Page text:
I do not want a mistress or to be drunk at the club. I do, however, want to relate to others as best I can. Those others are often fellow workers, above and below me. I am not one for small talk. I do not much care for rehashing golf scores. If we’re talking movies I want to know how the film made someone feel. A simple thumb up or down is not a conversation. In other words, the only way I can relate to others is by being emotionally honest.

Therefore, by Chiarella’s criteria, I am an abject failure as a man, at least as it pertains to my conduct at work. And so, it would seem, are the people who confided in me.

If Chiarella was not being glib (and even if he was), his “lessons” are something I worry and wonder about. A lot. In her philosophy of Objectivism, Ayn Rand rhapsodized about rare men who had zero interest in petty, emotional issues. I adored Rand (who didn’t?) until I realized I was a human being.

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10 Responses to “Creativity and self-disclosure. Or why Don Draper would make a terrible creative director.”

  1. brian said

    Steffan,

    I’m a fan of this blog because I’m fan of you, warts and all.

    I think people who have no cracks are less interesting than those who refuse to share them. Advertising is about connecting with people, not androids. People aren’t perfect. Once we understand that, we can go beyond the artificial and create messages that actually resonate.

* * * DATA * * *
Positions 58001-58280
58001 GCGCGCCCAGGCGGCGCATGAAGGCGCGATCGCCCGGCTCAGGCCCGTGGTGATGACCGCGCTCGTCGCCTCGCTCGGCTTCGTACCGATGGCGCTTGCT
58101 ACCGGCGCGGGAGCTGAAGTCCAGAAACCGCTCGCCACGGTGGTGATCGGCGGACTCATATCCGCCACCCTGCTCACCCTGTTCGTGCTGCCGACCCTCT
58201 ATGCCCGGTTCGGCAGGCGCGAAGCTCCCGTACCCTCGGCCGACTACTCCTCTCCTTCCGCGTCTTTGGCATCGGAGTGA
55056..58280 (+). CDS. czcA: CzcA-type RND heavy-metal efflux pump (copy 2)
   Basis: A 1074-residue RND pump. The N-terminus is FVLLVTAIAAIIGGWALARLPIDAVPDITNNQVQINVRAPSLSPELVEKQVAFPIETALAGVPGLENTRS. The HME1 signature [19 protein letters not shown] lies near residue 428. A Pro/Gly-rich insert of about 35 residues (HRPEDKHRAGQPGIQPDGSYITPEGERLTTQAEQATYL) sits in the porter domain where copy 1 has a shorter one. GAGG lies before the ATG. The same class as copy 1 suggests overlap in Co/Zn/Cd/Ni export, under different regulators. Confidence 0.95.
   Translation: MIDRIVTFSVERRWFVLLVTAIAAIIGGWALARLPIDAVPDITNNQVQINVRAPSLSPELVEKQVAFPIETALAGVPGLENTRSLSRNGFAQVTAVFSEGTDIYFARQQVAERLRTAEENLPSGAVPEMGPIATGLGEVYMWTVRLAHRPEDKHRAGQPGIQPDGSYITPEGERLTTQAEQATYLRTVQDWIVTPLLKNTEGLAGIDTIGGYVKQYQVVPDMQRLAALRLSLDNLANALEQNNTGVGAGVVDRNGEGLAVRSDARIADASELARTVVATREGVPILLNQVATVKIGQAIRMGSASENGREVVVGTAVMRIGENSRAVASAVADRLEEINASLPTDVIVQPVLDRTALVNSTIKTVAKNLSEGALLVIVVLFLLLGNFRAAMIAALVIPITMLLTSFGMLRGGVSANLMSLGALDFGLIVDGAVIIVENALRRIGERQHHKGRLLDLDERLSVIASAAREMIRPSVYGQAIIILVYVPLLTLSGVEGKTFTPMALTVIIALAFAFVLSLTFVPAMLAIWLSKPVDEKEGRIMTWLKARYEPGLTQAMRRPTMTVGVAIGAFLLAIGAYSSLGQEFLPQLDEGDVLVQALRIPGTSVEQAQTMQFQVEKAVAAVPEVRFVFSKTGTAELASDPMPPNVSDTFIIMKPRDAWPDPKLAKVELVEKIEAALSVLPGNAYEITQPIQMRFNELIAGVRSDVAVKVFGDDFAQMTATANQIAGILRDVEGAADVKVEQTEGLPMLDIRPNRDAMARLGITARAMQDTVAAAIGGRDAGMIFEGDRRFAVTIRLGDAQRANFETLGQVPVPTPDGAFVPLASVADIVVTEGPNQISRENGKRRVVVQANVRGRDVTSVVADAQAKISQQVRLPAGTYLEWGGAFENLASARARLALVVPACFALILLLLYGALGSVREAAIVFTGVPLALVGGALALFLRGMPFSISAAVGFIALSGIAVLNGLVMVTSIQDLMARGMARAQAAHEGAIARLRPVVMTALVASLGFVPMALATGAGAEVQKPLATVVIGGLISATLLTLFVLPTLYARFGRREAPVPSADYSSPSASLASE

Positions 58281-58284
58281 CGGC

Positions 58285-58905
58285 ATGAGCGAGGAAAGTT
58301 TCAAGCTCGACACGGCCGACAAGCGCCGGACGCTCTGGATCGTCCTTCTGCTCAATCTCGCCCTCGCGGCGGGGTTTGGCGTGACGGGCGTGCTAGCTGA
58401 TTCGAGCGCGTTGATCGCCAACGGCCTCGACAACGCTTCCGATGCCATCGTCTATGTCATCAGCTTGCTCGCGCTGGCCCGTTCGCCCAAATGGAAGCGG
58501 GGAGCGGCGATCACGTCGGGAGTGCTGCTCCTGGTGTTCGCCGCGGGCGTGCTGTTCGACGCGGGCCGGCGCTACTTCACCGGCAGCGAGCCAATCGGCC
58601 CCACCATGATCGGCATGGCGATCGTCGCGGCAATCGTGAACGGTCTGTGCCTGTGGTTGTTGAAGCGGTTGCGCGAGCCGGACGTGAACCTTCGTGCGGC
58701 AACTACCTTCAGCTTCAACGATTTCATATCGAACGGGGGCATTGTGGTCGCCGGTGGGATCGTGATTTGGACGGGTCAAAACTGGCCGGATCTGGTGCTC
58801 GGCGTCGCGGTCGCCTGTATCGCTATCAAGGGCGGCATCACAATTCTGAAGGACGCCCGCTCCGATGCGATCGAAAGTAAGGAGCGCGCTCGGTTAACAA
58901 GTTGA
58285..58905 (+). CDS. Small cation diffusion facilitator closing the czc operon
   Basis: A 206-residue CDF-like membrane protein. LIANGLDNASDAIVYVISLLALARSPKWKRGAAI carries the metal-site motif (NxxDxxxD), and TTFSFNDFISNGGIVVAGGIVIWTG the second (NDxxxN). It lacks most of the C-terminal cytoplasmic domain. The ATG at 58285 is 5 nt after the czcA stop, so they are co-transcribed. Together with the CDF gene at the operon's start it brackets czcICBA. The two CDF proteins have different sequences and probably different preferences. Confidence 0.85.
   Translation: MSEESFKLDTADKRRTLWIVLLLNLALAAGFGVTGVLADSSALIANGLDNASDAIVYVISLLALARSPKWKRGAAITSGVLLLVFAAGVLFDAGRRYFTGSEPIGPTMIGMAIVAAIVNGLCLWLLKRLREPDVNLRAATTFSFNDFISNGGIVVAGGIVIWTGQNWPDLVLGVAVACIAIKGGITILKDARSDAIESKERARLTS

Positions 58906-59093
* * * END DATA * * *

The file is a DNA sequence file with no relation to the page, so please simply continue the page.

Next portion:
Brian
    @b_brooker

  2. brian said

    correction:

    I think people who have no cracks are less interesting than those who share them.

  3. jim schmidt said

    Ayn Rand and Don Draper, huh? Well, I belong to the facebook page “Ayn Rand was a hack writer and morally bankrupt.” As for Draper, he’s kind of a bore as well, the real interesting people on that show are the women. I’ve always found that most people reveal very little of themselves. They never get to the things that would truly make them vulnerable. ie, do they really love their spouse? would they rather work somewhere else? do they like being a parent? what are their sexual proclivities? the few people who do reveal their innermost secrets are usually artists. Writers. Comedians. Photographers. Most ad folks can never get there. Not really. They are too concerned with projecting an image. Sometimes an image of vulnerability. But an image nonetheless.

  4. Fantastic in so many ways.

    Thanks.

  5. tjay said

    Why didn’t I ever run into ad people like you when I was banging on doors? First loyalty, now sharing? Wow! This business used to be more fun because we could — at least those of us in the bullpen — show a little vulnerability here and there. As far as sharing with people beneath me, there weren’t any. But I learned so much, so fast because those far more experienced than I were always willing to teach. I continue the tradition of honestly sharing myself and my limited knowledge — even my mistakes — in an attempt to make things better for someone else. It’s my debt to pay I think. I did manage to have some fun with this work.

  6. Tom Messner said

    Merely to have the title “creative director” is itself a great joke on oneself.
    But, hey, the guy paid a visit to a junior copywriter when she was in the hospital.
    So whatever his title, he is different.